Shasta County Board May Approve CEO Contract Tuesday

David Rickert, prospective Shasta County CEO, is not related to Shasta County Supervisor Mary Rickert.

Shasta County’s Board of Supervisors will consider approval Tuesday evening of a three-year employment contract with David J. Rickert, 56, recently of Elgin, Ill, where he served as Winnebago County’s Chief Financial Officer.

Rickert, who is not related to Shasta County Supervisor Mary Rickert, will be offered the position of Shasta County’s Chief Executive Officer and Clerk of the Board of Supervisors.

He was publicly identified for the first time on Thursday when an agenda for the upcoming Board of Supervisor’s meeting was posted online. Rickert’s first contract term will begin May 30, or “such later date as stated in writing and acknowledged by both Mr. Rickert and the (board) chair,” Patrick Jones, according to board agenda item R7.

Rickert and Shasta County Counsel James R. Ross have each already signed an employment contract attached as supporting material to the online agenda. To be official, the contract must also be dated and signed by Jones, chair of the five-member board, and witnessed by Mary Williams, acting Clerk of the Board/interim CEO.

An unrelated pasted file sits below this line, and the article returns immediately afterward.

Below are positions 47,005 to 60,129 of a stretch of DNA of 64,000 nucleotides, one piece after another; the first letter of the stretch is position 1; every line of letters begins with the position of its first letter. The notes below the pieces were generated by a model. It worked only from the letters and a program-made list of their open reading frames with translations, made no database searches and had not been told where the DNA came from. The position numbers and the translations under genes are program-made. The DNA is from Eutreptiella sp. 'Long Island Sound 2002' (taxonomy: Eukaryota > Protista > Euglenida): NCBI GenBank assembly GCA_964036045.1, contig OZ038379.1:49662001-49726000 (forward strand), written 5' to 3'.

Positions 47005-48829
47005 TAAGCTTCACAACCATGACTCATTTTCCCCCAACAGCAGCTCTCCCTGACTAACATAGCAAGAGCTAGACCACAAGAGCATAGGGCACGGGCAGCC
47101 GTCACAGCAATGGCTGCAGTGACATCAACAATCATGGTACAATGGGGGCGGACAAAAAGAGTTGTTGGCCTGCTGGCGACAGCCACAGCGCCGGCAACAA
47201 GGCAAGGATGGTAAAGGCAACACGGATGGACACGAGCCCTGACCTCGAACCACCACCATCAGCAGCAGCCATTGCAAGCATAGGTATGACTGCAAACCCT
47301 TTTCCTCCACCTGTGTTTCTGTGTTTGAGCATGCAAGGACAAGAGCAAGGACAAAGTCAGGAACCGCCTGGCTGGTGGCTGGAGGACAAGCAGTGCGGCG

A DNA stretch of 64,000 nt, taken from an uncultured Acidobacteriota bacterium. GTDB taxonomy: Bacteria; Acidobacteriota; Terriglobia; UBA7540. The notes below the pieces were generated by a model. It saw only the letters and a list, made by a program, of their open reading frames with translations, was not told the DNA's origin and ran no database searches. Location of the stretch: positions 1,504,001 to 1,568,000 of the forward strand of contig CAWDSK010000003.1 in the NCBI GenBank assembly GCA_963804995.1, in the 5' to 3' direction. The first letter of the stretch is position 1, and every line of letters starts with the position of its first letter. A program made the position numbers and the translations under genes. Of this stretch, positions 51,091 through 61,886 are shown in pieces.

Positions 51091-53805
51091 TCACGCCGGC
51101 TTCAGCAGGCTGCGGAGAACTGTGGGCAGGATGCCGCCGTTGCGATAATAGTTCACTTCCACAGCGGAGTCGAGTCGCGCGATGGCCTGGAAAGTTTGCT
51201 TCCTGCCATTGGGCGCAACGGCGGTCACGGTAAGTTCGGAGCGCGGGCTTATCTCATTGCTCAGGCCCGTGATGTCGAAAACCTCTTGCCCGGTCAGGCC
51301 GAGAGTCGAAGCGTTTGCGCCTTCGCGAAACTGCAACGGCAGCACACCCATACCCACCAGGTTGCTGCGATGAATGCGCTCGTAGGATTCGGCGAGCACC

Rickert will be paid a base salary at step C on the salary range, which equates to $124.325 per hour or $258,600 per year, paid in 12 installments of $21,550 per month, the agenda states.

In addition to his salary, Rickert will be offered relocation expenses, a $5,000 annual automobile allowance for driving his own car for county business, reimbursement for any membership dues paid to civic organizations he might join and 15 years of credit for the position he holds, which will automatically provide him with 17 equivalent days of vacation leave that is immediately available, according to the contract being offered.

Rickert was among a group of seven candidates interviewed in late February by five citizens appointed by each county supervisor, a second group of five county managers or other elected officials, and a third group made up of the five supervisors with each group meeting in closed session.

Prior to the interview, Rickert was recruited, interviewed and vetted by the executive-level recruiting firm of WBCP Inc. of Rogue River, Ore., which serves public sector, nonprofit and private clients in Oregon, Washington, California, Idaho, Arizona and Colorado, according to the company’s website.